Yes, kmemleak is an excellent tool, especially suitable for system-wide analysis.
Note that if you are going to use it to analyze a kernel module, you may need to save the addresses of the ELF sections containing the code of the module (.text, .init.text, ...) when the module is loaded. This may help you decipher the call stacks in the kmemleak's report. It usually makes sense to ask kmemleak to produce a report after the module has been unloaded but kmemleak cannot resolve the addresses at that time.
While a module is loaded, the addresses fo its sections can be found in the files in
After you have found the section each code address in the report belongs to and the corresponding offset into that section, you can use objdump, gdb, addr2line or a similar tool to obtain more detailed information about where the event of interest occurred.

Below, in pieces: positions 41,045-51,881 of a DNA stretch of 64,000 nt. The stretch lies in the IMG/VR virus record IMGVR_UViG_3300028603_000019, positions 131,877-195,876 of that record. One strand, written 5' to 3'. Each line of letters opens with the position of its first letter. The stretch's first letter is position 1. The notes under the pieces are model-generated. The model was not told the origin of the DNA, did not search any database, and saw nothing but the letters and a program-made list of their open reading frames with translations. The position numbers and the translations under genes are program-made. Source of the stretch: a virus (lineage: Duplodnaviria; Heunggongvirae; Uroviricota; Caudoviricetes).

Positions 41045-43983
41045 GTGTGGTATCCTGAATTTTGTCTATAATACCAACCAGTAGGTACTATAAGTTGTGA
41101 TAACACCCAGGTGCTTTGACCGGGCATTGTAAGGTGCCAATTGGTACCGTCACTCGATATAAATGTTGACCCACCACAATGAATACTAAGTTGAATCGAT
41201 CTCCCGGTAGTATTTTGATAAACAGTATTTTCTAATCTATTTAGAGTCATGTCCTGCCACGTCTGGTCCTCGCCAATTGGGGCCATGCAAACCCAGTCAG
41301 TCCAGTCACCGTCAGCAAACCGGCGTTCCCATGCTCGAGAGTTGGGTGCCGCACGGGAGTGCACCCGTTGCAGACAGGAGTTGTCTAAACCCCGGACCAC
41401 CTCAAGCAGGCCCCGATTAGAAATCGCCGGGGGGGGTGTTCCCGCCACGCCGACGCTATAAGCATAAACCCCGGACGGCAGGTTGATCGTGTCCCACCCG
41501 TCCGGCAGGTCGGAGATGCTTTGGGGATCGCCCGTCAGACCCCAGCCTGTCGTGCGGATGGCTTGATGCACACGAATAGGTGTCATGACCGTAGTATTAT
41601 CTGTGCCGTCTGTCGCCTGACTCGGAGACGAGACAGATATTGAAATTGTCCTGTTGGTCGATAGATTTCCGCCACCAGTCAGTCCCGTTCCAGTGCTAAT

Besides that, if you are working on an x86 system and you would like to analyze a single kernel module, you can also use KEDR LeakCheck tool. The kernel version is 2.6.32 or newer is needed for KEDR to work.
Unlike kmemleak, most of the time, it is not required to rebuild the kernel to be able to use KEDR.
If you decide to use KEDR, it is recommended to take the latest version from the source code repository rather than the archive with version 0.3.
The instructions on how to build and use KEDR are here. A simple example of how LeakCheck can be used is described in "Detecting Memory Leaks" section.